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Serious Red Hat Linux Bug Affects Haswell-based Servers

| by Jeff Martin on May 19, 2015. Estimated reading time: 2 minutes |

A recent post by Gil Tene raises the importance of an important, little known patch to Linux kernels that should be reviewed by all users and administrators of Linux systems, especially those who utilize Haswell processors.  Tene reports that in particular users of Red Hat-based distributions (including CentOS 6.6 and Scientific Linux 6.6) should apply the patch as soon as possible.   Even if your instance of Linux is running in a VM, that VM is most likely hosted on a Haswell machine if is on the popular cloud providers (Azure / Amazon /etc) and would benefit from the patch.

Tene describes the flaw as follows:

“The impact of this kernel bug is very simple: user processes can deadlock and hang in seemingly impossible situations. A futex wait call (and anything using a futex wait) can stay blocked forever, even though it had been properly woken up by someone. Thread.park() in Java may stay parked. Etc. If you are lucky you may also find soft lockup messages in your dmesg logs. If you are not that lucky (like us, for example), you'll spend a couple of months of someone's time trying to find the fault in your code, when there is nothing there to find.”

Tene goes on to explain how the flawed code performed (boils down to a switch block missing a default case).  The big reason for the problem today is that while the code in question was fixed in January 2014, the flaw was backported into the Red Hat 6.6 family around October 2014.  Other systems including (SLES, Ubuntu, Debian, etc) are also probably affected.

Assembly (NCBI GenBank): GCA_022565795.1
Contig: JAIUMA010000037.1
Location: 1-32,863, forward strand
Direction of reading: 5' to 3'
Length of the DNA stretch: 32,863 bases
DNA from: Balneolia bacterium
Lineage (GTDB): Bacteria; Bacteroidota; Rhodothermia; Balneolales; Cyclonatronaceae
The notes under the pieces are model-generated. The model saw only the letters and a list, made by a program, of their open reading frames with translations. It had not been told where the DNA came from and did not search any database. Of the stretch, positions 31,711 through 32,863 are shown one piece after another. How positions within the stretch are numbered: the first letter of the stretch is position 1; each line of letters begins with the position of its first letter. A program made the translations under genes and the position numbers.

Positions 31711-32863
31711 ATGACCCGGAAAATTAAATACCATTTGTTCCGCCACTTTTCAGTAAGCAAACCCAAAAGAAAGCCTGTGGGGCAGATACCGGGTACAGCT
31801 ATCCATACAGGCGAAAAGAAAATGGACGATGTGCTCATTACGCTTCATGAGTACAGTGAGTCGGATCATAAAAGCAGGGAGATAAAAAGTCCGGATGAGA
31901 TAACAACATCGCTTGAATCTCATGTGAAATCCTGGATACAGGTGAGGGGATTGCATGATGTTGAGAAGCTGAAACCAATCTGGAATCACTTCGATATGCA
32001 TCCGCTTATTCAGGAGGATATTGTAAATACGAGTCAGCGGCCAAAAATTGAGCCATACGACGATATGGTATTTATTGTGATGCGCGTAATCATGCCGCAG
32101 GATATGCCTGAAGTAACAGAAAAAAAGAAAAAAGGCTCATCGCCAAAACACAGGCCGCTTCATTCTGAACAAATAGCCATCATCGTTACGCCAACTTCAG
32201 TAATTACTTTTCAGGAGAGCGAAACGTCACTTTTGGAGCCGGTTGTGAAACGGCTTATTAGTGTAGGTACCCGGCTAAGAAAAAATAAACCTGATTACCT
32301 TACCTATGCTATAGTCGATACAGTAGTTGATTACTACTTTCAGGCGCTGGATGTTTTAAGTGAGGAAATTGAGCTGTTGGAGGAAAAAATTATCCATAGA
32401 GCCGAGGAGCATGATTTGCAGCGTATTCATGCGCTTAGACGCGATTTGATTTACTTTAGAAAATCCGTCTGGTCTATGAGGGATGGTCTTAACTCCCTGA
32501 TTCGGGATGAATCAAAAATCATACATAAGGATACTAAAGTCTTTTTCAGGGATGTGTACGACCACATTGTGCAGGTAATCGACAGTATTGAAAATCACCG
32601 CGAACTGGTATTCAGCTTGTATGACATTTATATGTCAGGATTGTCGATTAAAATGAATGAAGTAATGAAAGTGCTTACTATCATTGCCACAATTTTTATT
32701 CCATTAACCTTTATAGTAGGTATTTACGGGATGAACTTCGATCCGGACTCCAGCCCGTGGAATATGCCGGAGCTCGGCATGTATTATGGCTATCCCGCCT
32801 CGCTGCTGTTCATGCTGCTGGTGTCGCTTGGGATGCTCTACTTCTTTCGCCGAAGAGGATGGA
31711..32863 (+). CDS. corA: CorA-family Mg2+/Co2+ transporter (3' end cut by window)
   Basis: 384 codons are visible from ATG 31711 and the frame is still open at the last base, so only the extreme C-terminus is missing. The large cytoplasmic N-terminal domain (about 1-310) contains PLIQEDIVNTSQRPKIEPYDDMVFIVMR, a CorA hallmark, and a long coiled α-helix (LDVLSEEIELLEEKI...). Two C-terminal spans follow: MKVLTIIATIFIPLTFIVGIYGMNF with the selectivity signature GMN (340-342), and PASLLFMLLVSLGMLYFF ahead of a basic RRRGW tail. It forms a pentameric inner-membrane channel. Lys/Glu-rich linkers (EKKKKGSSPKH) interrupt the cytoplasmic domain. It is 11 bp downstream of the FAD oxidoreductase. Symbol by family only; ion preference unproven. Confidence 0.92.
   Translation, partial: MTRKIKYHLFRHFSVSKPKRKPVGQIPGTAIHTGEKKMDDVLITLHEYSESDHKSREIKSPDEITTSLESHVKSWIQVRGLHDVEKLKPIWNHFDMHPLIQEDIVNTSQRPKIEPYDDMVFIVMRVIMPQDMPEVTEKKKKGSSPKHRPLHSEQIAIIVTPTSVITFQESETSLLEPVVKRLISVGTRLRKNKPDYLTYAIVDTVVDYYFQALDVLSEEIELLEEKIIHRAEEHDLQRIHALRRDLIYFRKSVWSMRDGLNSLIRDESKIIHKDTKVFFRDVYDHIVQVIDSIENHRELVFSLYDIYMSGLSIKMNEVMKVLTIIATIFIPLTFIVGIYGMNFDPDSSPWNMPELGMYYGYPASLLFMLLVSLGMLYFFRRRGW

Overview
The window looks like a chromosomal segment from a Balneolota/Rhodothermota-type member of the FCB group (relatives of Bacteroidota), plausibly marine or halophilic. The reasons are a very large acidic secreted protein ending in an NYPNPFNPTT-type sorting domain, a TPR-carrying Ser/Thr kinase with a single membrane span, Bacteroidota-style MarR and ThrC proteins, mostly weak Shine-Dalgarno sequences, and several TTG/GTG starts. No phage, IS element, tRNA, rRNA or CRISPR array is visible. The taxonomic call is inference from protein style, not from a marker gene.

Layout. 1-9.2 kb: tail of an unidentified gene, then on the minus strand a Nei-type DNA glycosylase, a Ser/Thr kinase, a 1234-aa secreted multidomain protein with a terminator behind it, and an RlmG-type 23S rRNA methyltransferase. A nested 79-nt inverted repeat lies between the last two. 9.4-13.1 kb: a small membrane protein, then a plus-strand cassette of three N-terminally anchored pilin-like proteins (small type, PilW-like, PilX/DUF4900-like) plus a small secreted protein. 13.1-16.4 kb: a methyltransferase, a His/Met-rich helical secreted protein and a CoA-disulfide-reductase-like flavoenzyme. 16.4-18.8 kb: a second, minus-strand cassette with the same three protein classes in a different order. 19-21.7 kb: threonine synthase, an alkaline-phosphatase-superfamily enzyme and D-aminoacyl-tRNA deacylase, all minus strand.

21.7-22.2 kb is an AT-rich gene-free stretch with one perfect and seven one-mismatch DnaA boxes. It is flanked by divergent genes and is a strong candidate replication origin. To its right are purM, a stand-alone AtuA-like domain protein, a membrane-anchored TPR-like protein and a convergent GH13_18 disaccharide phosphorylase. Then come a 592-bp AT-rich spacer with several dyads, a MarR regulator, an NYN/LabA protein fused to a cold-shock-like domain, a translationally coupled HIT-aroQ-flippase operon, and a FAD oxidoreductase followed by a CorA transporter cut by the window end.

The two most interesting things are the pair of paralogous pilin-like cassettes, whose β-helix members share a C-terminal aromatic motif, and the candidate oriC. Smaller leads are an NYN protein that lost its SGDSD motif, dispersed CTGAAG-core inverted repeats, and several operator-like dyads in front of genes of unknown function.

The fix for those systems is only now being distributed and it could be overlooked.  Red Hat users should look for RHEL 6.6.z or newer.  A key point made by Tene is that the fix has been unevenly distributed as different distributions make specific choices on what goes into their kernel. 

For example, RHEL 7.1 “The upstream 3.10 didn't have the bug. But RHEL 7's version is different from the pure upstream version.  Unfortunately, RHEL 7.1 (much like RHEL 6.6) backported the change that included the bug…  I expect that some other distros may have also done the same.”

For RHEL based distributions, Tene produced a quick table for reference (emphasis in the original):

RHEL 6 (and CentOS 6, and SL 6): 6.0-6.5 are good. 6.6 is BAD. 6.6.z is good.

RHEL 7 (and CentOS 7, and SL 7): 7.1 is BADAs of yesterday. there does not yet appear to be a 7.x fix.  [May 13, 2015]

RHEL 5 (and CentOS 5, and SL 5): All versions are good (including 5.11).

A conversation about this discovery at Hacker News saw some disputing the amount of affected systems, but it provides some context for checking whether or not your system may need a patch.

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